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  • 3 weeks later...

I'm surprise no one answered this, but it is stuck in general discussion.  You do not need a "form."  The local brew will be hard pressed to find this in his copy of the beer regulations.  Part 25 provides only for the removal of beer withoutr payment of tax, from the brewery, by pipeline,m to a contiguous DSP.  Tell the brewer not to fret.  The brewer regulations were never amended to reflect changes made by a 1997 amendment of the Internal Revenue Code.  Yea, I know that is 20 years, but it is true.  The DSP regulations were amended and we rely on them.

Sec. 19.296 , headed "Fermented materials" provides that a DSP may receive, as fermenting material, "beer received from a brewery without payment of tax, or beer that was removed from a brewery upon determination of tax."  This can be from any brewery.  It does not need to be contiguous.  Note that there is no reference to "in bond."  For wonks, that is because (1) the tax on beer does not attach until it is removed for consumption or sale, so (2) beer on a brewery premises is not "in bond," as are spirits on a DSP premises, where the tax attaches to the spirits at the time they come into existence.  DSP's need an operating bond and a withdrawal bond.  Brewers need only the withdrawal bond.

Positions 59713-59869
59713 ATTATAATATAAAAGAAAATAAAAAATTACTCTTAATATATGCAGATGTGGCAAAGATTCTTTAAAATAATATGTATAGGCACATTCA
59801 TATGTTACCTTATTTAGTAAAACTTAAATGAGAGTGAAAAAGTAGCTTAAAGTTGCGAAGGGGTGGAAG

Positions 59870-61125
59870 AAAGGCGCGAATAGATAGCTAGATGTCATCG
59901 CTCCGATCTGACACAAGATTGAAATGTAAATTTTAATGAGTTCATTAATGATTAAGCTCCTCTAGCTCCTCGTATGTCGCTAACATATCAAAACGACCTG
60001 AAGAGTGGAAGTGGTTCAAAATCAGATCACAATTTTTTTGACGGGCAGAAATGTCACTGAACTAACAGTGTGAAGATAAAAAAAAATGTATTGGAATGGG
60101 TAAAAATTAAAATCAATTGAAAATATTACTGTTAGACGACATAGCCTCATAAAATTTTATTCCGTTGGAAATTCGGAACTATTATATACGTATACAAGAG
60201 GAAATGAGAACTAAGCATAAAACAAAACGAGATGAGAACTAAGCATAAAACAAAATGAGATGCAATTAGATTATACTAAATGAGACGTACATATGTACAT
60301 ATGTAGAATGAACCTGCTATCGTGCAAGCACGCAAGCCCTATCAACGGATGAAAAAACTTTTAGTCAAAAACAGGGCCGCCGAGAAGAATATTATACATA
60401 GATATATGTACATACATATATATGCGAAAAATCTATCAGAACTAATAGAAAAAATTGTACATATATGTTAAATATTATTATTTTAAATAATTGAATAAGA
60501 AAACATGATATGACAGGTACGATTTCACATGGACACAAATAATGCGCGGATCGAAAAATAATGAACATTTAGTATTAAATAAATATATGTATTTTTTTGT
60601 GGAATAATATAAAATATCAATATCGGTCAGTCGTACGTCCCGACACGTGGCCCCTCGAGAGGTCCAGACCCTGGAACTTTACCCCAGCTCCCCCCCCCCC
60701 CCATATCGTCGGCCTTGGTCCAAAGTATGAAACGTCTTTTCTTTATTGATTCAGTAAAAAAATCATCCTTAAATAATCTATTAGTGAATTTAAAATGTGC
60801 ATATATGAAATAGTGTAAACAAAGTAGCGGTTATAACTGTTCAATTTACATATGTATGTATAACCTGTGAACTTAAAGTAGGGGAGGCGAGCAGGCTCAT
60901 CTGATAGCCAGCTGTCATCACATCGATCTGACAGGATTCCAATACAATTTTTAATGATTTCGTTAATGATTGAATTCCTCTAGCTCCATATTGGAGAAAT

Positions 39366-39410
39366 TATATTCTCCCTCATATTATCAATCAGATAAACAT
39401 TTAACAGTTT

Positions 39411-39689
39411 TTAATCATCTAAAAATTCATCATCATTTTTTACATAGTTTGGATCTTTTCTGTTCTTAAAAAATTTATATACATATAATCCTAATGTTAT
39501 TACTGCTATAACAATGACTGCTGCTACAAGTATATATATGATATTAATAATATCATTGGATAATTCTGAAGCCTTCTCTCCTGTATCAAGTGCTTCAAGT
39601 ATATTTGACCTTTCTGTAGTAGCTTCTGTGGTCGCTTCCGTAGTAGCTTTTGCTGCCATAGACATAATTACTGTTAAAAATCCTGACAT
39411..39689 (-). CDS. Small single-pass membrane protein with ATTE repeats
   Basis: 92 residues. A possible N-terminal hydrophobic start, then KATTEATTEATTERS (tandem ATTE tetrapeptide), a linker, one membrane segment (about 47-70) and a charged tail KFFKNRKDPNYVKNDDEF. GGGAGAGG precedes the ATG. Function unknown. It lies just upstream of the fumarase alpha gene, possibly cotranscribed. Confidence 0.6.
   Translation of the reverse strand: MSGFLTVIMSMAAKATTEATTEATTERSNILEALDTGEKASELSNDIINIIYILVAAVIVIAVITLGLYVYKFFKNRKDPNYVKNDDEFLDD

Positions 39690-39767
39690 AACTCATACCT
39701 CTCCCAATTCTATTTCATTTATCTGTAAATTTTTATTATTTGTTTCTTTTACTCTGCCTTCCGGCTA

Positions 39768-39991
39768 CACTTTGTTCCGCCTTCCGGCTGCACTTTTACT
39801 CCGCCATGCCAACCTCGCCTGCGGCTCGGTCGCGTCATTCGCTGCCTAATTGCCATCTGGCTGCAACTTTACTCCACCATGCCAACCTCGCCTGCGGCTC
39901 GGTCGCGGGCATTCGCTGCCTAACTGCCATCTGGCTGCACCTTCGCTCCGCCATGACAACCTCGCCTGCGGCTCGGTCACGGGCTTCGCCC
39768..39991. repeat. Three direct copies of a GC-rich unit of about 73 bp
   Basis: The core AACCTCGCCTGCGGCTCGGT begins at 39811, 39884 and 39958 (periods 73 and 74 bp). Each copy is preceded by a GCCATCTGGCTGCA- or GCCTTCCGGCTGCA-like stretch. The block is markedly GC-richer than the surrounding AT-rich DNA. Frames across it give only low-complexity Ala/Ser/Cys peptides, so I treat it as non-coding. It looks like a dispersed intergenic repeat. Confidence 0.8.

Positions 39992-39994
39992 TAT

Yes, in common use of the language, the removal of beer for delivery to a DSP would be a removal for sale, seemingly triggering a tax liability, but definitions matter.   The term {"removed for consumption or sale is defined in part 25."    As used in part 25 it means, "Except when used with respect to beer removed without payment of tax as authorized by law, (a) the sale and transfer of possession of beer for consumption at the brewery, or (b) any removal of beer from the brewery."  Since beer sent to a DSP as fermenting material (not for consumption in the DSP's tasting room :-)) is withdrawn free of tax, it is not a removal for consumption or sale.  The tax does not attach.  The beer is not in bond.  The brewery just ships it.  It does not enter your bond (but is received on your bonded premises). 

The regulations require records of the beer you receive and use.  You (the DSP)DSP must record the receipt and use in your  daily production records (19.584).  You will need to keep commercial documents, like the brewers invoice or bill of lading, to substantiate the receipt.   And, although the regulations are silent on this, you will need to have records that substantiate label claims.  Because the beer comes from a brewery, it will be a 100% grain product, suitable for whiskey production as well as NSG, but if you want to claim that the resulting distillate meets the standard of rye whiskey, for example, the brew must provide a statement that the beer it ships you was made from a grain bill of at least 51% rye.  












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